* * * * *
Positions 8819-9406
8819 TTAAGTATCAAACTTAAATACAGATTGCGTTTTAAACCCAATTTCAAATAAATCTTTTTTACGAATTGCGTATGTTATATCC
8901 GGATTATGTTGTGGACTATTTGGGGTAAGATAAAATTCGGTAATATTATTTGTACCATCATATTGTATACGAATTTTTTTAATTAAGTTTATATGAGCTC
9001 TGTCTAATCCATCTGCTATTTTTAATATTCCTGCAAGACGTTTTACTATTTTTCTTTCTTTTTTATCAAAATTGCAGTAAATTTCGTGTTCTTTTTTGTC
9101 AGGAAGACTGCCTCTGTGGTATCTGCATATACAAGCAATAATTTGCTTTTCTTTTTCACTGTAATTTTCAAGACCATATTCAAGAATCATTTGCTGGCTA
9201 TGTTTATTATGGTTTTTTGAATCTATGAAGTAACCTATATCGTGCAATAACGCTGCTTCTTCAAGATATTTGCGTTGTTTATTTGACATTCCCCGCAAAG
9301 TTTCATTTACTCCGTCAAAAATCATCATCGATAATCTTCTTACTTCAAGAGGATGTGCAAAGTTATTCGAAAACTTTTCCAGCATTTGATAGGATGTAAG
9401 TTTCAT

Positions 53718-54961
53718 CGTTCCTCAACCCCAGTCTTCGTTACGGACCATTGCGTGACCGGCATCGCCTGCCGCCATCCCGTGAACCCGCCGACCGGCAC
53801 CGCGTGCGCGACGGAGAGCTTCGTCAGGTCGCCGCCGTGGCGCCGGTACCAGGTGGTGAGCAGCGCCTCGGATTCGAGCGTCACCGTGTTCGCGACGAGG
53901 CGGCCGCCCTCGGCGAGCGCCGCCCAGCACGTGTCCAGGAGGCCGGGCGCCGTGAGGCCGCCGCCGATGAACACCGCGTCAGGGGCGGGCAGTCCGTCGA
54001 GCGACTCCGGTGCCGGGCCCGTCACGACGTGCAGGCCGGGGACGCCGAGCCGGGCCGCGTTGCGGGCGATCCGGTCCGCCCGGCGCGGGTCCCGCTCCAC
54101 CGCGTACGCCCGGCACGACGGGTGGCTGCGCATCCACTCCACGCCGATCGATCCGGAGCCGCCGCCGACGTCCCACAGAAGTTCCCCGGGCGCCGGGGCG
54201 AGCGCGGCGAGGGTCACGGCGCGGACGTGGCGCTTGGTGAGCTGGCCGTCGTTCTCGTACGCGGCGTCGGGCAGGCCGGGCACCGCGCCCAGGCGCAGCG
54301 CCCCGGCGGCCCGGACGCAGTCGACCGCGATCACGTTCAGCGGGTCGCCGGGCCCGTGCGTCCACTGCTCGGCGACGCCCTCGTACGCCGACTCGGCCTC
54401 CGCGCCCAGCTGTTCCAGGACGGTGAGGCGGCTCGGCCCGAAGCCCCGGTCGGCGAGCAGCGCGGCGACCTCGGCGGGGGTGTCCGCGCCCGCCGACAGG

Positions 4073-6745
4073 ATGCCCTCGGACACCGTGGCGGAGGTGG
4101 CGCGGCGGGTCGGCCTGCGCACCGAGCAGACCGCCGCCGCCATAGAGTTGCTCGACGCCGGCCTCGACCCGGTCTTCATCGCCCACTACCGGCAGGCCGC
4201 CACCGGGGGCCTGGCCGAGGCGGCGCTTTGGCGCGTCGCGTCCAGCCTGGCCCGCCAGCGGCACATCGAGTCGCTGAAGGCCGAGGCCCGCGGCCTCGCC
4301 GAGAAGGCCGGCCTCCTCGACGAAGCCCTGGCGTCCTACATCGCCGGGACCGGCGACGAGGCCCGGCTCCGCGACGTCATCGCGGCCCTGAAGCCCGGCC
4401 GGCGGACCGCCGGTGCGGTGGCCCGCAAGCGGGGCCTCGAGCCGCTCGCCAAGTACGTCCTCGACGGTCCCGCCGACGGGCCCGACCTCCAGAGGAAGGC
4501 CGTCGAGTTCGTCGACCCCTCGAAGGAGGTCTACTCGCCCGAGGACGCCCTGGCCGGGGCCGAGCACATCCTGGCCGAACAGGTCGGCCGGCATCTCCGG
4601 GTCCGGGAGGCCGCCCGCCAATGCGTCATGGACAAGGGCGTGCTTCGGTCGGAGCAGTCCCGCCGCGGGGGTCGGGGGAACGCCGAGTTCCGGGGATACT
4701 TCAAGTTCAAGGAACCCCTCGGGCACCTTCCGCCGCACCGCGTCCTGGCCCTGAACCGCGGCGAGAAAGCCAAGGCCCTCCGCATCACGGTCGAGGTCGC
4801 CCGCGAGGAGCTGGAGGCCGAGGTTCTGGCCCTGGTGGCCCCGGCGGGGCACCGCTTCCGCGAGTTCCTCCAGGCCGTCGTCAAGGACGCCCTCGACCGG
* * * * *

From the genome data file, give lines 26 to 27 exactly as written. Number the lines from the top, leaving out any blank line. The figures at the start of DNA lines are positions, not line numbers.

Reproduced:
4701 TCAAGTTCAAGGAACCCCTCGGGCACCTTCCGCCGCACCGCGTCCTGGCCCTGAACCGCGGCGAGAAAGCCAAGGCCCTCCGCATCACGGTCGAGGTCGC
4801 CCGCGAGGAGCTGGAGGCCGAGGTTCTGGCCCTGGTGGCCCCGGCGGGGCACCGCTTCCGCGAGTTCCTCCAGGCCGTCGTCAAGGACGCCCTCGACCGG